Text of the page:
- ‘New Advanced Android Malware Posing as “System Update”’ by Aazim Yaswant for Zimperium
- ‘Intel Unleashed, Gelsinger on Intel, IDM 2.0’ by Ben Thompson for Stratechery
- ‘Whistleblower: Ubiquiti Breach “Catastrophic”’ by Brian Krebs for KrebsOnSecurity
- ‘The mess at Medium’ by Casey Newton for Platformer
- ‘Mobile Handset Privacy: Measuring The Data iOS and Android Send to Apple And Google’ [PDF] by Douglas J. Leith
- ’20 years of Mac OS X – Some of my favourite features’ by Riccardo Mori for his blog
- ‘The Long Term iPhone 12 Camera Review’ by Sebastiaan de With for Lux
Starting off with some malware analysis from Zimperium, this particular Android malware is quite sophisticated and thorough. The level of sophistication here and the fact that this app has never been on the Google Play Store suggests to me a well funded actor, possibly state funded malware designed to target specific people and not for wide distribution.
Ben Thompson writes about the latest Intel keynote from new CEO Pat Gelsinger. It’s interesting to see the directions Intel is going to start moving in from now on. The most interesting thing here is the explanation on what went wrong with Intel and the 7nm process. 7nm still won’t show up in Intel chips until 2023 till the earliest but at least we have some sort of a timeline here and a proper acknowledgement of Intel’s mistakes in this endeavour.
Brian Krebs reports on the latest Ubiquiti breach sourcing a unnamed whistleblower who alleges that the breach was much worse than was publicly announced and that Ubitquiti legal was insistent on minimizing their culpability into the reasons the breach happened. A Ubiquiti engineer’s LastPass account was apparently compromised which gave them root level (!) access to their AWS account, from there the attacker was able to infiltrate further. If any of the allegations are true, this is a shameful display not only of bad infosec practices but also of dishonesty to customers. I am considering my options on switching out the Ubiquiti gear in my home network because of this.
Casey Newton writes about the mess over at Medium. I’ll be quite frank, I have never been a fan of Medium as a platform. I’ve always been distrustful of their attempts to be the next big writing platform while not offering any significant benefit over a WordPress blog. It reeked of typical Silicon Valley “””disruption””” nonsense. Well, Casey’s reporting here shows that is indeed the case and that it is a company struggling to find a direction to move into and doesn’t have much in the way of an actual product or the desire to follow through on their existing attempts to create a space for journalism to thrive.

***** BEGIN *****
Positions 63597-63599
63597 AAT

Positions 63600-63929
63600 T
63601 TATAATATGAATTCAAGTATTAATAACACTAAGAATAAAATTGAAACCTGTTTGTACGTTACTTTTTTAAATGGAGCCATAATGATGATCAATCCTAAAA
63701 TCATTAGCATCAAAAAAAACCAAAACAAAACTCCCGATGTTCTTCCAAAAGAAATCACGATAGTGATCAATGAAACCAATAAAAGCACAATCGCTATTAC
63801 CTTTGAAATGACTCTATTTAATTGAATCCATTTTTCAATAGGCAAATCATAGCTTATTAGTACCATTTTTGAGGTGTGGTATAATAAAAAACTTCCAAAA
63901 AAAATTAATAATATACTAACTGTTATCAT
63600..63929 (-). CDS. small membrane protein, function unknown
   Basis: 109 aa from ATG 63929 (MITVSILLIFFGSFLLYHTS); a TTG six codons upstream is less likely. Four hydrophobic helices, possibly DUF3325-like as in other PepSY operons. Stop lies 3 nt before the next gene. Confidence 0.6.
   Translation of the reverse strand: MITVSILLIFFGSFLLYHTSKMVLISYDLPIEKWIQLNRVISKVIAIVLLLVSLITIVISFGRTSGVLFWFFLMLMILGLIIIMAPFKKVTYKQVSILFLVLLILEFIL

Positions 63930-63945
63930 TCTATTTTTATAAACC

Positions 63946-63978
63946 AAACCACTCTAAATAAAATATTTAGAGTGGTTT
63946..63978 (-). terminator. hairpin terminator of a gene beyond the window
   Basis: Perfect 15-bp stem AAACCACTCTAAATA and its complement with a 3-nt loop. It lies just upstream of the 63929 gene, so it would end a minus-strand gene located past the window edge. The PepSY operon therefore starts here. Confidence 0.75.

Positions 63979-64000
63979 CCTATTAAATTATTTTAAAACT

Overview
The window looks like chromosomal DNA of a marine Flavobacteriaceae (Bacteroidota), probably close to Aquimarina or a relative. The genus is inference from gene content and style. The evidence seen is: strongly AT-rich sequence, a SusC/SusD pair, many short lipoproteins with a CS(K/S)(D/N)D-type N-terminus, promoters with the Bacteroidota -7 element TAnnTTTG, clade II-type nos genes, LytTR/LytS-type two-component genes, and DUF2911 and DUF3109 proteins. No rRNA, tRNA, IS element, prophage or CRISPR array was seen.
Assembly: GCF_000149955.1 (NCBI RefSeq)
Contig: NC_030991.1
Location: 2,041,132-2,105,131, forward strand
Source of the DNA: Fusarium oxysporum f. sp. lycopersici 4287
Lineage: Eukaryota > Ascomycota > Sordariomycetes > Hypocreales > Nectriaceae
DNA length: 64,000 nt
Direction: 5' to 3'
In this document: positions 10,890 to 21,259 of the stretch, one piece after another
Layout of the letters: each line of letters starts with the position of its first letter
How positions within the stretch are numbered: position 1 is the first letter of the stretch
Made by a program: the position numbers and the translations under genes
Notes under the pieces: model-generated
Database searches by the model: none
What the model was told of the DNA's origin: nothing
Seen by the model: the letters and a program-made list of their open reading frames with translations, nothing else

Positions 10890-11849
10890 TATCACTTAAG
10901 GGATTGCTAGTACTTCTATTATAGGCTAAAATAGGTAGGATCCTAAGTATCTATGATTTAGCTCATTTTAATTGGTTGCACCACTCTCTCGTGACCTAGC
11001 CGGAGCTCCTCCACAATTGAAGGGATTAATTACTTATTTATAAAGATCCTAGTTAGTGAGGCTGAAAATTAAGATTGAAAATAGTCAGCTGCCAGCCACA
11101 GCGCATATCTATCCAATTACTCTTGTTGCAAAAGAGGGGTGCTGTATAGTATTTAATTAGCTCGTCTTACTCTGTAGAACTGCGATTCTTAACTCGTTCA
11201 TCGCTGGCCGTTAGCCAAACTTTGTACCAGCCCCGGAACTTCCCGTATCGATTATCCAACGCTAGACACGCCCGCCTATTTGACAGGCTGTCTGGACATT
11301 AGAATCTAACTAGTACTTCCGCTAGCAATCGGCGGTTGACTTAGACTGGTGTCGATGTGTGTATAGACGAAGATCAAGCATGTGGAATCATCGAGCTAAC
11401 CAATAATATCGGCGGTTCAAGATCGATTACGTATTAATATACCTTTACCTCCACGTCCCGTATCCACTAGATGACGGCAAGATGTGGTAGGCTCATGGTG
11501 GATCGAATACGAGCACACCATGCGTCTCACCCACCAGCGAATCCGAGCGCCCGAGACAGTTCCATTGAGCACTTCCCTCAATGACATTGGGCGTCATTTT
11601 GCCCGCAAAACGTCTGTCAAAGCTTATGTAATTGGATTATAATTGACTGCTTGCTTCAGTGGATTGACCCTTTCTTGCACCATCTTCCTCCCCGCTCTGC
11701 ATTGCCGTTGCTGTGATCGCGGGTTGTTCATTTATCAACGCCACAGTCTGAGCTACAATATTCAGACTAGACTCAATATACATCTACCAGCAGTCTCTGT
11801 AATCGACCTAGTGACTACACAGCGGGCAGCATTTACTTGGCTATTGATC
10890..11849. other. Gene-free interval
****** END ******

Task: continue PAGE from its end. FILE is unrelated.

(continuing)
Douglas J. Leith writes a paper about the data that iOS and Android send to Apple and Google. This paper made the headlines in Ars Technica this week. I opted to link the actual paper instead but it makes for some interesting reading, especially as an iOS user myself. Especially concerning to me is the fact that iOS sends MAC addresses of nearby devices and the home gateway along with their GPS location to Apple.
Both iOS and Google Android transmit telemetry, despite the user explicitly opting out of this. When a SIM is inserted both iOS and Google Android send details to Apple/Google. iOS sends the MAC addresses of nearby devices, e.g. other handsets and the home gateway, to Apple together with their GPS location. Currently there are few, if any, realistic options for preventing this data sharing.Douglas J. Leith, Mobile Handset Privacy: Measuring The Data iOS and Android Send to Apple And Google
Riccardo Mori writes a post looking at the past 20 years of macOS. My personal usage of macOS started with Snow Leopard so it was cool to see the way the operating system has evolved over the years from someone who has quite obviously used Macs a lot and has a lot of strong opinions. I found the opinions about the font changes especially amusing.
Sebastiaan de With reviews the cameras on the iPhones 12 after long term usage. He thoroughly demonstrates just how important the software decisions are when it comes to these cameras. Also loved seeing the way the LIDAR sensor works and how it impacts the iPhone 12 Pro’s photos.
Smart image processing, magical multi-frame combination, deep fusion, night mode: the best camera is the one that is not just on you, but gets out of the way. That takes a great photo, yet does this smart enough to make you feel like you actually took it. A camera that takes better photos but remains neutral — allowing the photographer the flexibility to edit it afterwards to make it fit their mood and artistic vision.Sebastiaan de With, The Long Term iPhone 12 Camera Review
That’s all from me this week. See y’all next week!